Welcome to the Chutzpah Hall of Fame, the Health Care Version. These awards honor those organizations whose audacious pursuit of their own interests makes the less audacious among us marvel. Here are the inductees for 2005.
Third runner-up: Philip Morris, reborn as Altria
Philip Morris makes zillions making lots of people very sick. Breathing noxious stuff into our lungs hurts our bodies. So does sitting around people breathing the noxious stuff: Epidemiologists have documented the impact of "secondhand smoke" on nonsmokers.
Not surprisingly, public health gurus have been battling nicotine largely by banning smoking. Again not surprisingly, smoking is down, particularly among teenagers in the United States. What is an entrepreneurial giant to do?
Philip Morris hit upon a solution: Make inhalers. The legions of people with breathing problems (many because of secondhand smoke, or lifetimes of smoking) rely on inhalers, but those are not optimal delivery tools. Depending on the person's skill, the inhaler may inhale only a fraction of the medication. So Philip Morris wants to make super-duper devices.
Of course, public health gurus are appalled: Dr. Doom is morphing into Dr. Kildare. What chutzpah!
But Philip Morris does know how to get stuff efficiently into lungs. And these super-duper devices may help a lot of people. So it gets third runner-up.
Second runner-up: pharmaceutical-funded charities
How marvelous that pharmaceutical companies help the uninsured get their medications! Surely those companies belong in a Philanthropist Hall of Fame, not the Chutzpah one.
Yet consider the mechanism of that philanthropy, as detailed in the Wall Street Journal (Dec. 1, 2005). A company donates to a nonprofit foundation to pay for the health insurance of somebody who is sick and uninsured, and who needs a very expensive drug regimen. The pharmaceutical donor may contribute as much as $6,000 a year to pay the insurance tab. How generous! Yet in return the donor may net as much as $50,00 a year, when the insurer picks up the tab for a costly regimen. Philanthropy helps not just the recipient, but the donor. The donor shows a net return on the investment/gift. Just as crucially, that gift helps the company maintain high drug prices -- which consumers ultimately pay for via premiums.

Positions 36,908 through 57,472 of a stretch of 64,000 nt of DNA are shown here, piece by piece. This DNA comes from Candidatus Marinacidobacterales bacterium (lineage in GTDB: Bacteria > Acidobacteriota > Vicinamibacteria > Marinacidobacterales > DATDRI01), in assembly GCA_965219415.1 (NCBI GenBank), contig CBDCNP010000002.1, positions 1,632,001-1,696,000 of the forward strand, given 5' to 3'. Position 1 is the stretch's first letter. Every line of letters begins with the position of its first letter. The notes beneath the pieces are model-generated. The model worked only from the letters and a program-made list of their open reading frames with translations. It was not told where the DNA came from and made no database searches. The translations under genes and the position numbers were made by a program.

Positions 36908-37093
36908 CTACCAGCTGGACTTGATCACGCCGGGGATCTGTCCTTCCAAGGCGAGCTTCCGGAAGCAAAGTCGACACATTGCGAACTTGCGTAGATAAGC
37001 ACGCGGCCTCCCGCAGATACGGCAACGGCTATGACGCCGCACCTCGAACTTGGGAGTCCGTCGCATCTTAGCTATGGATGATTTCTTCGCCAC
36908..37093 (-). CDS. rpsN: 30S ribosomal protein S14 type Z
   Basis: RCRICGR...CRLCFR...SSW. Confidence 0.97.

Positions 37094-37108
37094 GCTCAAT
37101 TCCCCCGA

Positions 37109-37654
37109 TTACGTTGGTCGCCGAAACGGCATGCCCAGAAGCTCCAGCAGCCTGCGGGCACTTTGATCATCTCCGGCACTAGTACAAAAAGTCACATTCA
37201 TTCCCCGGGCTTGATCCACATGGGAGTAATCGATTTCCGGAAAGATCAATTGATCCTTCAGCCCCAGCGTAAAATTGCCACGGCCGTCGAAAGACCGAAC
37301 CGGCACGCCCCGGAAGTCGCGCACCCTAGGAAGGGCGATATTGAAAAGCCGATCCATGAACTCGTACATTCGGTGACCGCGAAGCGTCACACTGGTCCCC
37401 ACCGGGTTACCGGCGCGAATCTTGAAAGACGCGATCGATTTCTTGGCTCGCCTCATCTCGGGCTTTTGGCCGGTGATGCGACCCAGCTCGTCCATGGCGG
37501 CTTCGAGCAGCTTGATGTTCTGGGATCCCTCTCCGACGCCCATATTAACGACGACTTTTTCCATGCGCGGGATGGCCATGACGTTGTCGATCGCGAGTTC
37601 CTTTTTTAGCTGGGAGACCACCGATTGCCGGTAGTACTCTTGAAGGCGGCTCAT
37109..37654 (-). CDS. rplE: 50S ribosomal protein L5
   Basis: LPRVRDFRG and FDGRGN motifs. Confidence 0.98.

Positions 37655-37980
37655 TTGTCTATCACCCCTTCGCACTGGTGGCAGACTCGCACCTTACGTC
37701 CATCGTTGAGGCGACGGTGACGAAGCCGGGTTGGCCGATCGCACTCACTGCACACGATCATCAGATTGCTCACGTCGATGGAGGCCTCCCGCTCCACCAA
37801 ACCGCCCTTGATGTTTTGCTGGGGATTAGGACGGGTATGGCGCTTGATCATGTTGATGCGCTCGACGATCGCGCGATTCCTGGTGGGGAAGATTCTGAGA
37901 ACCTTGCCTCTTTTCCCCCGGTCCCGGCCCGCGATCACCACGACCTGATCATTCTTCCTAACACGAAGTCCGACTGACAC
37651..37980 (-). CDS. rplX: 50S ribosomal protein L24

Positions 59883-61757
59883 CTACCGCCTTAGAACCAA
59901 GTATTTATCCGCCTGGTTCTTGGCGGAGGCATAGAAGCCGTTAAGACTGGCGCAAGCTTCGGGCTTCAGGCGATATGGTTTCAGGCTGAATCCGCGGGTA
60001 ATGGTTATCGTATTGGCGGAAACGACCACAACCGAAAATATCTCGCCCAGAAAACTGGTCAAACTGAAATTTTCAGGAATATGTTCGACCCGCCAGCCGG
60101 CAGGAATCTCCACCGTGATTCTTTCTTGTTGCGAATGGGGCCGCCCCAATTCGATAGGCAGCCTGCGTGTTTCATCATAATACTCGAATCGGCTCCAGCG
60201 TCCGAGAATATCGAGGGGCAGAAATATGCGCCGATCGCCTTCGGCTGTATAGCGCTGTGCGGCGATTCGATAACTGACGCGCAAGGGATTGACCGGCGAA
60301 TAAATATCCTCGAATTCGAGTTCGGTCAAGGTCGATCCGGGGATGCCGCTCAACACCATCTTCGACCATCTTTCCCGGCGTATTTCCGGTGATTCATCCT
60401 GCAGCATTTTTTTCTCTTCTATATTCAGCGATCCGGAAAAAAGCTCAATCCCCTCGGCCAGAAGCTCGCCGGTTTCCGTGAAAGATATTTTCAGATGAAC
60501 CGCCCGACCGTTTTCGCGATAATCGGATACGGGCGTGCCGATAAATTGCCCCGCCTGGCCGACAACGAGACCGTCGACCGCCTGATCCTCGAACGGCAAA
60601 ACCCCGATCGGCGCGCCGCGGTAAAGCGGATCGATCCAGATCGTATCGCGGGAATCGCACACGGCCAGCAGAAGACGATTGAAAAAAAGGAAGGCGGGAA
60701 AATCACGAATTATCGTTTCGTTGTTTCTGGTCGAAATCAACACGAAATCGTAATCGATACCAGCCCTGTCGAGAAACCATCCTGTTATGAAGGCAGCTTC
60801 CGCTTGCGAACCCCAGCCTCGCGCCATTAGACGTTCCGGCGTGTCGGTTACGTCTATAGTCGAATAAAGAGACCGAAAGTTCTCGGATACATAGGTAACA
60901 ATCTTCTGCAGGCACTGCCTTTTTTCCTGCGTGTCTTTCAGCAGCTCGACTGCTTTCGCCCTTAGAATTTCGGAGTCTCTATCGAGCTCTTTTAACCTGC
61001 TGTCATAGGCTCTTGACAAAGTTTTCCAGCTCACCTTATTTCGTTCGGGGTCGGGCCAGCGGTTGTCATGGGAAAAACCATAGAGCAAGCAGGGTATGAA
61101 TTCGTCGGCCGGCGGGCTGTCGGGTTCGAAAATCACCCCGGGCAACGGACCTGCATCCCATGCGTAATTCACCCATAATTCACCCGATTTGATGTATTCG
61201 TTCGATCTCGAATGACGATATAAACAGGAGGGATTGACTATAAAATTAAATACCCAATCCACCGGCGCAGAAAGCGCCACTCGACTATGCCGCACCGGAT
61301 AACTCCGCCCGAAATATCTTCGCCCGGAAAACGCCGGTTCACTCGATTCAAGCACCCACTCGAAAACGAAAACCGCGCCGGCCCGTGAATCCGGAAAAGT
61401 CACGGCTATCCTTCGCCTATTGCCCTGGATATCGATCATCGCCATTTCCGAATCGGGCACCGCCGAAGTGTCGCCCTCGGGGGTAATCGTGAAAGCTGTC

Charities can mask self-interested motives -- whether via support for the executives and consultants who make their living by promoting the cause (such as Bill Frist's AIDS charity, World of Hope, as described by Associated Press Dec. 17), or support for political causes (such as the DeLay/Native American imbroglio). The pharmaceutical companies that profit from their largesse are following a tradition.
Since these charities do help sick Americans get insurance, though, the chutzpah has a beneficent component. The companies get second runner-up.
First runner-up: Bush administration, for melding science, religion
Science is messy -- a process of trial and error, with hypotheses begetting more hypotheses. And scientists often disagree. So the federal government, which funds most research, relies on teams, often contentious ones, of experts for guidance.
The Bush administration has larded those teams with people who spurn the scientific method, relying on their interpretation of Divine Will to settle thorny questions. Should we allow stem cell research in labs? The morning-after contraceptive pill in pharmacies? Charles Darwin in biology texts? Look at the governmental edicts, and then look at some of the people behind those edicts. Those bureaucrats and appointees may be well-meaning advocates of their world-view, but they are not primarily scientists. Investing them with the authority to make decisions vis-a-vis science is like putting scientists in charge of religious synods.
Yet, if science is messy, so is democracy, and these bureaucrats and appointees come out of the democratic process. So this chutzpah doesn't take the prize.
States take the prize for their use of tobacco settlement money.
Remember the mega-million-dollar tobacco case settlement? States claimed that decades of smoking had made citizens sicker and that tobacco companies should pay up. Moribund witnesses and distraught families testified. The settlement was supposed to shore up services for ex-smokers, to deter would-be smokers, to pay for health care. That was the logical, expected benefit.
Last year states collected $21.3 billion from the 1998 settlement and state tobacco taxes; states spent $551 million on health care. Most of that money went for construction and capital campaigns, and to relieve strained budgets. No enhanced health care for anybody. That is chutzpah.
Joan Retsinas is a sociologist who writes about health care in Providence, R.I. Email email@example.com.